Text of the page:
And points out that even if Paul Krugman really does disagree with his Roadmap, Krugman could have still acted more responsibly by taking the kinds of actions that journalists normally take:
Talking late this afternoon with THE WEEKLY STANDARD, Republican congressman Paul Ryan of Wisconsin blasted New York Times columnist Paul Krugman for his “intellectualy lazy” attack on Ryan’s fiscal “Roadmap.” In his Friday column, Krugman called Ryan a “charlatan” and his plan to reform the welfare state and eliminate the debt a “fraud” that is “drenched in flimflam sauce.”Ryan responded to Krugman in the Milwaukee Journal Sentinel over the weekend, and elaborated on his criticisms of Krugman this afternooon.
“I realize he’s a columnist and not a journalist, yet he could have easily tried to have verified his claims with a phone call or an email,” Ryan said of Krugman. “Instead he went with his confusion and chose to impugn motives,” said Ryan, “which strikes me as a very intellectually lazy exercise or style.”
Krugman attacked Ryan for not having the Congressional Budget Office officially score how much revenue his Roadmap would generate. An analysis by the Tax Policy Center, a left-leaning Brookings/Urban Institute project, showed that Ryan’s tax reforms would not generate enough revenue to eliminate the deficit. But Ryan points out that it is not the CBO’s role to score revenue–it’s the job of the Joint Committee on Taxation.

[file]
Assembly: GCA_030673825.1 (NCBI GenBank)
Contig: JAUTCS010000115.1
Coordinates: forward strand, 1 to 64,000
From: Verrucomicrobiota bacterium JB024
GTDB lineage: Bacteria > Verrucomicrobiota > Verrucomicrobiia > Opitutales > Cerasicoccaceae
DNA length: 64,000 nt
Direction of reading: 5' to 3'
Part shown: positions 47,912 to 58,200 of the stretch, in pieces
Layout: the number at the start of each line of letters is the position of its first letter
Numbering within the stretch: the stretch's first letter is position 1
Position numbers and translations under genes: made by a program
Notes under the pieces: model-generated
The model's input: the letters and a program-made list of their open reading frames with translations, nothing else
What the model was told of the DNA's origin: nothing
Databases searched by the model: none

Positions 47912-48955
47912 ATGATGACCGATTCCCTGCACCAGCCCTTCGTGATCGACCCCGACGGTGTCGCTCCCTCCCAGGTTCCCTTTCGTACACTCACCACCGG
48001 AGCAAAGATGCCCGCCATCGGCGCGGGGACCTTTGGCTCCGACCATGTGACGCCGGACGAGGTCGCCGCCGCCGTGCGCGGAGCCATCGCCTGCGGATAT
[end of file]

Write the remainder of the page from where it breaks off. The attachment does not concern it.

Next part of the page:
Krugman wrote on his blog on Saturday that “Ryan could have gotten JCT to do a 10-year estimate; it just wouldn’t go beyond that. And he chose not to get that 10-year estimate.” Ryan says that’s not true. “We asked Joint Tax to do it,” Ryan told me. “They said they couldn’t. They don’t do them long-term outside the 10 year window. They couldn’t do it in the first 10 years because of just how busy they were.” Ryan says Krugman could have cleared this confusion up with a simple phone call. “Megan McArdle figured it out on her own,” Ryan said, referring to a blog post by The Atlantic‘s business and economics editor.
Of course, there is a reason why Krugman didn’t make a phone call, or send an e-mail. He is less a journalist, interested in finding out facts, and more a partisan hack interested in making polemical points, irrespective of what the facts might be.